EXTRA SESSIONS. Article II, Section 3, of the Constitution of the United States empowers the President "on extraordinary Occasions" to "convene both Houses, [of Congress] or either of them." "Extra" or "special" sessions of Congress have been called so often that it is questionable whether these occasions are truly extraordinary. Frequently the Senate alone has been convened, often to confirm appointments made by a newly inaugurated president. Ratification of the Twentieth Amendment to the Constitution in 1933, which provides that the inauguration and the convening of the regular sessions of Congress will take place in the same month, substantially diminished the need for extra sessions.
Unlike many state governors, the president cannot limit the agenda of a special session. Furthermore, the Congress has no obligation to act upon or even consider the matters for which the president convened the session. When President Harry Truman called a special session of both houses in 1948, a contrary Congress not only refused to act on the president's recommended agenda, but it also gave its own leaders the unprecedented authorization to reconvene the legislature. With the exception of the provision involving the disability of the president (the Twenty-fifth Amendment, ratified in 1967), the national and state constitutions are silent on the question of whether legislative bodies may convene extra sessions on their own initiative.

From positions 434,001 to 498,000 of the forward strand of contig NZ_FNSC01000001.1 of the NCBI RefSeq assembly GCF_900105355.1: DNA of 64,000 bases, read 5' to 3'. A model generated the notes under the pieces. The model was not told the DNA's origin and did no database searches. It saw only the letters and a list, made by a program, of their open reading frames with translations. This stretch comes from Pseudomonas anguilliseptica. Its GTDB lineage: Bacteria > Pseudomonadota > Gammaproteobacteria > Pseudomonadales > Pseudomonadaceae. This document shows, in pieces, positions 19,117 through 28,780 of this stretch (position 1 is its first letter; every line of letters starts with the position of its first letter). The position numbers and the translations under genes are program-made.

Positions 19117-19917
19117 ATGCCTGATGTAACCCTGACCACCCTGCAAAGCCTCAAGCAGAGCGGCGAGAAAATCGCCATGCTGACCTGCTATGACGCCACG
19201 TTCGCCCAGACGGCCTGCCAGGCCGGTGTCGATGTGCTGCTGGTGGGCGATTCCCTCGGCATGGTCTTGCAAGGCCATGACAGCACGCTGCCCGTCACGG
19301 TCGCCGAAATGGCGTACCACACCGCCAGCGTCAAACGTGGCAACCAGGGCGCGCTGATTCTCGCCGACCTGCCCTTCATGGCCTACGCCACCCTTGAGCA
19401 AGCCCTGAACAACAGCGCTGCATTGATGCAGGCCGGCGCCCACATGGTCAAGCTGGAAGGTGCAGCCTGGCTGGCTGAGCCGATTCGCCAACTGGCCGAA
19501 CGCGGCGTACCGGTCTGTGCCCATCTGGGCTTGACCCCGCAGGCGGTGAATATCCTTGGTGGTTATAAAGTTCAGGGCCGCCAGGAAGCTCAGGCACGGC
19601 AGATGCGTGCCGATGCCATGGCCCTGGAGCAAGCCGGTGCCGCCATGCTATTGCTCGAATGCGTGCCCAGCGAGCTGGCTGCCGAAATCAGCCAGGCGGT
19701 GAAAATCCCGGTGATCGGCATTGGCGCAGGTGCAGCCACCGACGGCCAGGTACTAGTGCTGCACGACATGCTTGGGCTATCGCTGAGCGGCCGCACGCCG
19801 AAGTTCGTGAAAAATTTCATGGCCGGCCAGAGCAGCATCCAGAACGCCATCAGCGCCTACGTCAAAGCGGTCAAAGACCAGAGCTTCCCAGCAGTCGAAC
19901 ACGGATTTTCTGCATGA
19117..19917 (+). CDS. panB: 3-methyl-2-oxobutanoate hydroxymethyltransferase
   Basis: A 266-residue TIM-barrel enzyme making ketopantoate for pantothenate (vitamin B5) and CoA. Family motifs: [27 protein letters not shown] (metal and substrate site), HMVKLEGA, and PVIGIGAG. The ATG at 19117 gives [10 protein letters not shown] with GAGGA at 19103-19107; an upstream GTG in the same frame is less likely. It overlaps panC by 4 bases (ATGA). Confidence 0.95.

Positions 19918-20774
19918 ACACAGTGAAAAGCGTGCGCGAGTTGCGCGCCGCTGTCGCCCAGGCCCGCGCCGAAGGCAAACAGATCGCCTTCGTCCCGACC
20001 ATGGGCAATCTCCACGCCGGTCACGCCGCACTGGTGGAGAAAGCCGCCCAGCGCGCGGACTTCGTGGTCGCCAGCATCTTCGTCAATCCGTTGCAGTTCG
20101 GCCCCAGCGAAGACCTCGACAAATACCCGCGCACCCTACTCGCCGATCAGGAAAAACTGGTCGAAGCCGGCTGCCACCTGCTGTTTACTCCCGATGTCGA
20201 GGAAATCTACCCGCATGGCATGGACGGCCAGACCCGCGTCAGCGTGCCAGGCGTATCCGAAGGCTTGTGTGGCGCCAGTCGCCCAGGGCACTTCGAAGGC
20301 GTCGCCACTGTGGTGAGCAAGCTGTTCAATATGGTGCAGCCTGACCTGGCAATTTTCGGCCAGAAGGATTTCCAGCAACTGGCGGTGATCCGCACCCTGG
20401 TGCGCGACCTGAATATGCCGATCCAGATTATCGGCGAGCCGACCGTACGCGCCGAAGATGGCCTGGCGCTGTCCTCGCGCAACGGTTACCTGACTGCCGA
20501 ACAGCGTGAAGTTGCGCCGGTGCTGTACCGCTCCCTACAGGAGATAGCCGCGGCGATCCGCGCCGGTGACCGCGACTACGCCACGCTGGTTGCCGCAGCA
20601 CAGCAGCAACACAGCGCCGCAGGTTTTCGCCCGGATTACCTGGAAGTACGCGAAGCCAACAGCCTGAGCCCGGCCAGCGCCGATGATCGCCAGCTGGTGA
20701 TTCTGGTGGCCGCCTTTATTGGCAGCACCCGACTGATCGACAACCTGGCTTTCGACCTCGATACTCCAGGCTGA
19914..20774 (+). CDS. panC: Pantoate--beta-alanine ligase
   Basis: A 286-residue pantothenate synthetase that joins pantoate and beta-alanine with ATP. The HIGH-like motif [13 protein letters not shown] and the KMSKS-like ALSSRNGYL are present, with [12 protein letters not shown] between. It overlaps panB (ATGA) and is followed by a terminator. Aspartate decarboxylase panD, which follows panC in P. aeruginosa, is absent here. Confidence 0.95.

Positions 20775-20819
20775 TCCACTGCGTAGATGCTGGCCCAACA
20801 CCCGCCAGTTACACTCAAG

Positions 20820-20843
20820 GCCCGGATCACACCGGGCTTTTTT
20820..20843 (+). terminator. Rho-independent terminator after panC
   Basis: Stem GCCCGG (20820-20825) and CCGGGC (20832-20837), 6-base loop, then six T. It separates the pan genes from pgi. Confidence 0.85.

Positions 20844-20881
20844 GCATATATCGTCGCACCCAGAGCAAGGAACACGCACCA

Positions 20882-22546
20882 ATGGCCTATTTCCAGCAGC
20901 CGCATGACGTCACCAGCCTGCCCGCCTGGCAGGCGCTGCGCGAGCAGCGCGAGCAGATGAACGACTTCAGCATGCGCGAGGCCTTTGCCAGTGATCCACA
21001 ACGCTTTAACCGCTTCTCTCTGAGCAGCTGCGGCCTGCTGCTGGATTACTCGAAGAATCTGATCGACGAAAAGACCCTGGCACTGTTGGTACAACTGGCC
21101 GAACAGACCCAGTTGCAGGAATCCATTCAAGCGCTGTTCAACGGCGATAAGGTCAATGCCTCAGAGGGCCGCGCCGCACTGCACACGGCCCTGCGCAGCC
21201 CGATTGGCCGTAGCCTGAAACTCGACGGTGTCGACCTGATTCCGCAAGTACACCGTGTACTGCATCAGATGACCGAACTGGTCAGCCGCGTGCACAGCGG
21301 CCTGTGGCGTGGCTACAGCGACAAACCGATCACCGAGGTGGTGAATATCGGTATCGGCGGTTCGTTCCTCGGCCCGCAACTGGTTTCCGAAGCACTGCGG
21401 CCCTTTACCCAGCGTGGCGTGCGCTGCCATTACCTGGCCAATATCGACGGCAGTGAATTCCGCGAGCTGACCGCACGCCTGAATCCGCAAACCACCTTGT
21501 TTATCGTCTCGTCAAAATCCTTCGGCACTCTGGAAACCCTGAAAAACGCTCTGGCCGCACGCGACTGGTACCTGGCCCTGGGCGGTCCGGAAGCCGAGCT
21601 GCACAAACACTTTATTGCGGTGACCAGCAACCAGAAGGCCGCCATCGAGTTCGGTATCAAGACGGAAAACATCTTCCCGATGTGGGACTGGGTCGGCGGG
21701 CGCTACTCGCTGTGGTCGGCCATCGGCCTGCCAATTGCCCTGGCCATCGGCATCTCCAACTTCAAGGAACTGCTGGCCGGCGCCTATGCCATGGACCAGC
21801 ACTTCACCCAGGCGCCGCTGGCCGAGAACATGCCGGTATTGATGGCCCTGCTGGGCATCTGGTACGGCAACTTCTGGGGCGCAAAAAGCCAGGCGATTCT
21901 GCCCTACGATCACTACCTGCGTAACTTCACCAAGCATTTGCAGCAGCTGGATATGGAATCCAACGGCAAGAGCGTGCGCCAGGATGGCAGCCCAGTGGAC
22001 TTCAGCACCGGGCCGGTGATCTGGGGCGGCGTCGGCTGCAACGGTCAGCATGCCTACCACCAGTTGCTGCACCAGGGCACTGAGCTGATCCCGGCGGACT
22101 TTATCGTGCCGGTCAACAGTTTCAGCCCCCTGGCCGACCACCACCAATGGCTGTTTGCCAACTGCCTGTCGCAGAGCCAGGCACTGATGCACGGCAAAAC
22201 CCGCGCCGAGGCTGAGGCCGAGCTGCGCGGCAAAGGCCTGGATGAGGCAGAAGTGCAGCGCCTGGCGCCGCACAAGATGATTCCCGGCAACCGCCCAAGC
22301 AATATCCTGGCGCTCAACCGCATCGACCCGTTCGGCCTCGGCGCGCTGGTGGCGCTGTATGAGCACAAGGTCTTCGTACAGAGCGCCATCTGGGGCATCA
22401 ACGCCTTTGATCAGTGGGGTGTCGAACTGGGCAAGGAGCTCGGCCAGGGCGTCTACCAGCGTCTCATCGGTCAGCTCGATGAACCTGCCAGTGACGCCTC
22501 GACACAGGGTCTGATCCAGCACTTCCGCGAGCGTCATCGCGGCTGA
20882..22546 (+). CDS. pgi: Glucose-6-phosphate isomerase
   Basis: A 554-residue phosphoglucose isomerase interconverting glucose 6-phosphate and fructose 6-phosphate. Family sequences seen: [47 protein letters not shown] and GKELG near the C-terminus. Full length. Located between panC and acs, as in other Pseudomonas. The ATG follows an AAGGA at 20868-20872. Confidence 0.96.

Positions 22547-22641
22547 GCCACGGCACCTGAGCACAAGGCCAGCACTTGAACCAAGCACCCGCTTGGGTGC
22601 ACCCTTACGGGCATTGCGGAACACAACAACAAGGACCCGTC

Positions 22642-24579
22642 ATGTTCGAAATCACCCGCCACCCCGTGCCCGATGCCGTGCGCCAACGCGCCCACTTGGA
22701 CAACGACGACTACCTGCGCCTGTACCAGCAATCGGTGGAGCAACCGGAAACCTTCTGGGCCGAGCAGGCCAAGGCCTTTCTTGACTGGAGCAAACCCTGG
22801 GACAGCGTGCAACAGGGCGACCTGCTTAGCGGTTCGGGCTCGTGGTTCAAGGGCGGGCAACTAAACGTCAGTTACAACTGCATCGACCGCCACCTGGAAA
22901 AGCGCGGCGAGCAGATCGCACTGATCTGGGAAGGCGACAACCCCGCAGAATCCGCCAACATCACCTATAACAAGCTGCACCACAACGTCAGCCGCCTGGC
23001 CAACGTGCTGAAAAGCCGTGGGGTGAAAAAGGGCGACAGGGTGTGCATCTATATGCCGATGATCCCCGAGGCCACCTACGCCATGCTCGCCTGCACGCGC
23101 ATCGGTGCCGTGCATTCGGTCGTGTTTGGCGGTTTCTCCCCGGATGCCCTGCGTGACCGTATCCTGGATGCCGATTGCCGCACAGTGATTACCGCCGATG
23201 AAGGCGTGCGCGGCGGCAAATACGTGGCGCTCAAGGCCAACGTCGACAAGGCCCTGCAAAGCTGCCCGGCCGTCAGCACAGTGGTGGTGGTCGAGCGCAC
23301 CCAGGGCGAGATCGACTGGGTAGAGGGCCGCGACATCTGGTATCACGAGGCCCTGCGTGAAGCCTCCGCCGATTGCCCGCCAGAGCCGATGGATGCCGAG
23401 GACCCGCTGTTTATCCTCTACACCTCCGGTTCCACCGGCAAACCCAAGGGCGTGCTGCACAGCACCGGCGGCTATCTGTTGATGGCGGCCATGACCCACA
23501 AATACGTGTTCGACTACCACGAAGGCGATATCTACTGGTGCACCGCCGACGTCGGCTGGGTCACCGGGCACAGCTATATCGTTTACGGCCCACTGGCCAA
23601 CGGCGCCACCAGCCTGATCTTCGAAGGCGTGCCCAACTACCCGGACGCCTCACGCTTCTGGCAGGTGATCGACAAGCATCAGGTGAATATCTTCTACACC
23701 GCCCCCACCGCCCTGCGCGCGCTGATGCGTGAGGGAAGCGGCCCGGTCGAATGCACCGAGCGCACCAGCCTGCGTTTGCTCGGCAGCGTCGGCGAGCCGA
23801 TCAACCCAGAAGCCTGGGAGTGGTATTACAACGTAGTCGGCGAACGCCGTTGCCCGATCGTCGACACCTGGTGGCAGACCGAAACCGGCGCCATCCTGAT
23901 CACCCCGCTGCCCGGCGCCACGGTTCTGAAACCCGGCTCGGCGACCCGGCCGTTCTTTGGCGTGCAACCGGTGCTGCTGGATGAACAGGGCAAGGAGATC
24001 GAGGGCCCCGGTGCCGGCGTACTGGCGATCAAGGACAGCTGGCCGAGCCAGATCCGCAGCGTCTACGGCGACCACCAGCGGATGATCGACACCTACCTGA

Genovese, Michael A. The Power of the American Presidency: 1789–2000. New York: Oxford University Press, 2001.
Keefe, William J., and Morris S. Ogul. The American Legislative Process: Congress and the States. 10th ed. Upper Saddle River, N.J.: Prentice Hall, 2001.
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